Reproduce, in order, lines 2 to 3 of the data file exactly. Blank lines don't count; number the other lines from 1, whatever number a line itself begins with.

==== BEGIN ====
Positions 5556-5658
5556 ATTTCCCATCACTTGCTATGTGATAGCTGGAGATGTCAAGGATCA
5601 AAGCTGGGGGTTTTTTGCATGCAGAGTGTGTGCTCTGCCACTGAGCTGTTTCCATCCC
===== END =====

5556 ATTTCCCATCACTTGCTATGTGATAGCTGGAGATGTCAAGGATCA
5601 AAGCTGGGGGTTTTTTGCATGCAGAGTGTGTGCTCTGCCACTGAGCTGTTTCCATCCC